In Which We Discuss The Pressing Problem of the Masses
Monday, July 21, 2008 at 11:46AM

55,000's a Crowd

by Alex Carnevale

Sometimes in a crowd there is an eye of the storm, where you are coexisting equitably with the rest of the world.


But for the most part we seem intent on being closer together to one another than common decency dictates.

My friend Bernard is planning on dumping his new roommates, an unsightly couple. Apparently they correct his behavior.


For the past year I've commuted two hours each day to my job. For three more weeks anyway, I'll ride a bus, an N train, an E train, a LIRR train, and a small shuttle to work. It's a maddening ritual which I have broken down into a caffeine fueled descent into the farthest depths of empathy one can imagine.

At times I have drifted deep into the plight of a woman and her recurring retarded son. A man gets on at Forest Hills and off at Woodside, a short journey, but why? I have seen Long Island trash sparkle in its infinite human and garbagey variety. I've seen a man's balls, a woman asleep on the ground, and more Ranger fans that one can reasonably stomach.


I find myself violating the treaty of peace from time to time. And I'm also useful as a target for directions, and also outright sympathy. "I understand." Someone is always apologizing to me, and I am never sure quite why.


Since I am always test engaging with everything, it chooses to engage me back.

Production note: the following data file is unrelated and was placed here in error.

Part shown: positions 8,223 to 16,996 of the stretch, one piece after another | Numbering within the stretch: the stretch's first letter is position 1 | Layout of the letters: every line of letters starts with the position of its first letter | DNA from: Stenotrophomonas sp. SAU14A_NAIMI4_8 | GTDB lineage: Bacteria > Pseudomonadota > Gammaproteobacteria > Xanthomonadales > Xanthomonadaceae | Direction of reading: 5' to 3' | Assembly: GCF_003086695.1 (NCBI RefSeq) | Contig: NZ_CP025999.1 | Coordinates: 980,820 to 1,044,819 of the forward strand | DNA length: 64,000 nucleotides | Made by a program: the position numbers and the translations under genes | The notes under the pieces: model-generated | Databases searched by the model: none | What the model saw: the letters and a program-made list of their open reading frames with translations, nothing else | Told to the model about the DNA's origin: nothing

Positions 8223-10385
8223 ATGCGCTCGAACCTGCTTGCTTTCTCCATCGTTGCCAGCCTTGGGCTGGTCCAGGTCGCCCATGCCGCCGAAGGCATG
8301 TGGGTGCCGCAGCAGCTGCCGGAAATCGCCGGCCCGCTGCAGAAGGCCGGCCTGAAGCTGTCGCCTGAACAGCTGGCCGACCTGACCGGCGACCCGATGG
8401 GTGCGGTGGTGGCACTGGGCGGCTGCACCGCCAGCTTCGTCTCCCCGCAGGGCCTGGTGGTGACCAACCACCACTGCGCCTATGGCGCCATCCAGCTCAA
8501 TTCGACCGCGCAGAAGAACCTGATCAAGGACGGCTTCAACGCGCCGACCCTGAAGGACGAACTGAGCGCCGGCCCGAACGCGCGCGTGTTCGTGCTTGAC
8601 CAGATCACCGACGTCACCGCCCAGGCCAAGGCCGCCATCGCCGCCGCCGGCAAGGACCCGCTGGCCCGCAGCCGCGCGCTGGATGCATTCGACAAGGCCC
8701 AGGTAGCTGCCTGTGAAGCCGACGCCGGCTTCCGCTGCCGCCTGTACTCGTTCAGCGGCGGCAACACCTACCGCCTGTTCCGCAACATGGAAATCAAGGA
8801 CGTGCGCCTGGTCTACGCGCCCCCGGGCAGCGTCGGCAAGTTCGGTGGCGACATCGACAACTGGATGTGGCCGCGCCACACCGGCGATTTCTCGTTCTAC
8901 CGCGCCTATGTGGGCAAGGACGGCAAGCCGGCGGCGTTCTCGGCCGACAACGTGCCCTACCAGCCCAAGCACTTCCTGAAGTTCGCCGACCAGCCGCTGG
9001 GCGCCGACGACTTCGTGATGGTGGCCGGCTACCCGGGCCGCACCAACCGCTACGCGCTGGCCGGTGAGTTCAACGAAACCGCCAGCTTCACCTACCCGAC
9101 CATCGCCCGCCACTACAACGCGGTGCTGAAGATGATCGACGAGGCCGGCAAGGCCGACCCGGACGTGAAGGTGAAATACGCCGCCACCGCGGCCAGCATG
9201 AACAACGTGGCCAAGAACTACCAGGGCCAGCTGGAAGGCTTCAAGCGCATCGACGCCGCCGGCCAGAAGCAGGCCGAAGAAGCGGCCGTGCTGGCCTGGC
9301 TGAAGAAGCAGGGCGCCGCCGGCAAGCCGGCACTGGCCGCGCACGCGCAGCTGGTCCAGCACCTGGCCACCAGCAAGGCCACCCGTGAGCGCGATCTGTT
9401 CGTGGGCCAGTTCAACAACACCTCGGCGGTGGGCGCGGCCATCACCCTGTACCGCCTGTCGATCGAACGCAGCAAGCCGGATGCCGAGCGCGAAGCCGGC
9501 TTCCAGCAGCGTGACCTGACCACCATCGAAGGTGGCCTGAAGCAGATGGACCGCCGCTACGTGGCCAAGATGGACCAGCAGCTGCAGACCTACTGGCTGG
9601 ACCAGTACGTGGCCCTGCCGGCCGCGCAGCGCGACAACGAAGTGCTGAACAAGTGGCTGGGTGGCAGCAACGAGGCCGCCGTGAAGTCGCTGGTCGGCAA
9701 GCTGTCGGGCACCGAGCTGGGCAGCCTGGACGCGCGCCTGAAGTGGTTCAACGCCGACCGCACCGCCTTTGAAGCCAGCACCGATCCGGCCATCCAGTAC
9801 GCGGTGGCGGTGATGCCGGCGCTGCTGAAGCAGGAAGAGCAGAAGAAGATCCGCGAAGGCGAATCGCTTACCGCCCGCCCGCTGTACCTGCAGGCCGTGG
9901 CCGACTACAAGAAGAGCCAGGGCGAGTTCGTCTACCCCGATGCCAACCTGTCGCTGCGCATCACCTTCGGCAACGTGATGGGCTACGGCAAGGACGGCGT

Coming back from Yankee Stadium on Friday night, we stood in line to pack it in. I've never stayed to the bare end of a baseball game before, and I couldn't imagine why the ample crowd would want to. We stood in line to stand in line. An older man handed a younger man $10 for his seat. I told the younger man he was unethical and he and the older man exchanged eskimo kisses.


Ahead of me was my friend Jeff who is getting married to a lovely young woman.

I poked my head throught the cars to tell him, "I won't be going home with you."

Alex Carnevale is the editor of This Recording.


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On one occasion, Schoenberg asked a girl in his class to go to the piano and play the first movement of a Beethoven sonata, which was afterwards to be analyzed. She said, “It is too difficult. I can’t play it.” Schoenberg said, “You’re a pianist, aren’t you?” She said, “Yes.” He said, “Then go to the piano.” She did. She had no sooner begun playing than he stopped her to say that she was not playing at the proper tempo. She said that if she played at the proper tempo, she would make mistakes. He said, “Play at the proper tempo and do not make mistakes.” She began again, and he stopped her immediately to say that she was making mistakes. She then burst into tears and between sobs explained that she had gone to the dentist earlier that day and that she’d had a tooth pulled out. He said, “Do you have to have a tooth pulled out in order to make mistakes?”

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